The United States is facing an unprecedented nursing shortage. This is due to several factors, including an increased demand for nurses because of an aging baby boomer population and the predicted retirement of 500,000 nurses by 2022, according to the American Nurses Association.
An influx of skilled family nurse practitioners (FNPs) and adult-gerontology acute care nurse practitioners (AGACNPs) will be key to mitigating the impacts of the nursing shortage. The U.S. Bureau of Labor Statistics projects the employment of nurse practitioners to grow by 52% from 2019 to 2029 — ensuring great job security, likely with competitive pay.
Nurses interested in earning an advanced degree, such as an online BSN to Doctor of Nursing Practice, to become an FNP or AGACNP should understand how each role approaches care and other key differences.
The Family Nurse Practitioner Role
An FNP provides a wide range of family-focused health care services to patients of all ages and demographics, including infants, adolescents, adults, and seniors. FNPs take on a variety of important duties, such as:
- Maintaining patient records
- Performing physical exams
- Ordering and/or performing diagnostic tests
- Prescribing medications
- Developing treatment plans
- Treating illnesses, conditions, and injuries that fall under primary care
Common work environments for FNPs include community health centers, private practice, health care systems, and universities. In any setting, the FNP role offers a unique opportunity for nurses to provide care for patients across multiple stages of life, allowing for a nurse-patient dynamic that promotes interpersonal connection and individualized long-term care plans.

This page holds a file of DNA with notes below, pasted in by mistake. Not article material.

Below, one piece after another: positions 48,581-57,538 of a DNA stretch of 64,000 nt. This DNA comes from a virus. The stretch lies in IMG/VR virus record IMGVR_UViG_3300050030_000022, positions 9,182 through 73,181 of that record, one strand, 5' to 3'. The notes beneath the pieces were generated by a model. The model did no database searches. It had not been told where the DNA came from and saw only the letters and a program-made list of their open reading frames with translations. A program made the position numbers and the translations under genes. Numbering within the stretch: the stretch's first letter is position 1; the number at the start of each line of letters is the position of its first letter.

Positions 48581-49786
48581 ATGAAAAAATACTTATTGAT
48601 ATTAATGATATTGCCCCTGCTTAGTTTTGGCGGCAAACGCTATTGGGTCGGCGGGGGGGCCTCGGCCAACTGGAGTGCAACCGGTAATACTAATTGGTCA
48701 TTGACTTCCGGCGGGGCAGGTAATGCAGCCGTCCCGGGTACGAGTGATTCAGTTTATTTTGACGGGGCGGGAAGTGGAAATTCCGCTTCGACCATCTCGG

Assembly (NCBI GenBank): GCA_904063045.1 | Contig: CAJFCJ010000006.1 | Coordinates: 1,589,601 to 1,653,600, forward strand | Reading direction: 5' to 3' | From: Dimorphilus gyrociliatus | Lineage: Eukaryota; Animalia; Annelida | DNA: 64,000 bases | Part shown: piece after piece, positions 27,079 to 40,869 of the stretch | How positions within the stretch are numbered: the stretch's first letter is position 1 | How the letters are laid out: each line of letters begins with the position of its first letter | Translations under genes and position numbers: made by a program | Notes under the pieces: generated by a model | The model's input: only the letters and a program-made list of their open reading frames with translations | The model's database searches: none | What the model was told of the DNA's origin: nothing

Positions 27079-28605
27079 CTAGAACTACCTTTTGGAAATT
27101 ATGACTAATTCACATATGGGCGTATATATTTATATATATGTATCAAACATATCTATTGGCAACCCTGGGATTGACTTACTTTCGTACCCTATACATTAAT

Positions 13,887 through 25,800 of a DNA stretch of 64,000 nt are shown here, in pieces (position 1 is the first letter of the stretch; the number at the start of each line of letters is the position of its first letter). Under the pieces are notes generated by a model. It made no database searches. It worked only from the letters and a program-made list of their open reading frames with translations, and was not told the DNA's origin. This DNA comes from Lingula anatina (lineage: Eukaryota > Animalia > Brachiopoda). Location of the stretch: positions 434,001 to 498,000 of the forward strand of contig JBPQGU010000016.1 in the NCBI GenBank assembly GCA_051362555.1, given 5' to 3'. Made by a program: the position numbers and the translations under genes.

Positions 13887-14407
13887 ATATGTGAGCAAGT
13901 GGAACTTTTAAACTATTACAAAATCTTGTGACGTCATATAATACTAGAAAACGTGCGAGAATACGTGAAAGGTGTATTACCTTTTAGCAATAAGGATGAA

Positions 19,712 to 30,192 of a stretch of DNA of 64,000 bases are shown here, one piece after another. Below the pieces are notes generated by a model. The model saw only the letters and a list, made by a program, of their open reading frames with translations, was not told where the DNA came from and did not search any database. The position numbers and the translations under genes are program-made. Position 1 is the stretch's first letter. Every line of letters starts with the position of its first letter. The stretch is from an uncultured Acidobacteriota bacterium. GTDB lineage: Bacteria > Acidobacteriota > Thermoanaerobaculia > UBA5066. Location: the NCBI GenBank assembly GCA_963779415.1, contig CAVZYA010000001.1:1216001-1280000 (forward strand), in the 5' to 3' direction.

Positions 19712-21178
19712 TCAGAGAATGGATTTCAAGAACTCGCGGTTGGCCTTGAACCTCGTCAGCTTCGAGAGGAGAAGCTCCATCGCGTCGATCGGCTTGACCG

Those who enjoy working with diverse communities with a focus on health promotion and disease prevention over the course of someone’s life are best suited for an FNP role, as it provides the opportunity to empower patients seeking control over their wellness.
The Adult-Gerontology Acute Care Nurse Practitioner Role
An AGACNP is primarily responsible for caring for adult patients with complex chronic health conditions. Some of the key roles of AGACNPs include:
- Closely monitoring chronic conditions
- Developing multifaceted treatment plans for adult and gerontology patients
- Implementing preventive health care plans to ward off future complications
While the main focus of most AGACNPs is working with patients to prevent complications stemming from existing conditions and devising methodologies to improve their health, the role also extends beyond clinical practice into components such as administration, research, and teaching.
AGACNPs generally practice in tertiary care settings that have the highly specialized equipment needed for particular treatments, but they can also find opportunities to work in specialty clinics that are devoted to outpatient care, as well as long-term care facilities, such as nursing homes and assisted living centers.
Those who have a passion for improving health outcomes — often for chronically ill individuals — are a great fit for the AGACNP role, getting the chance to make a measurable impact on the lives of patients who need consistent care.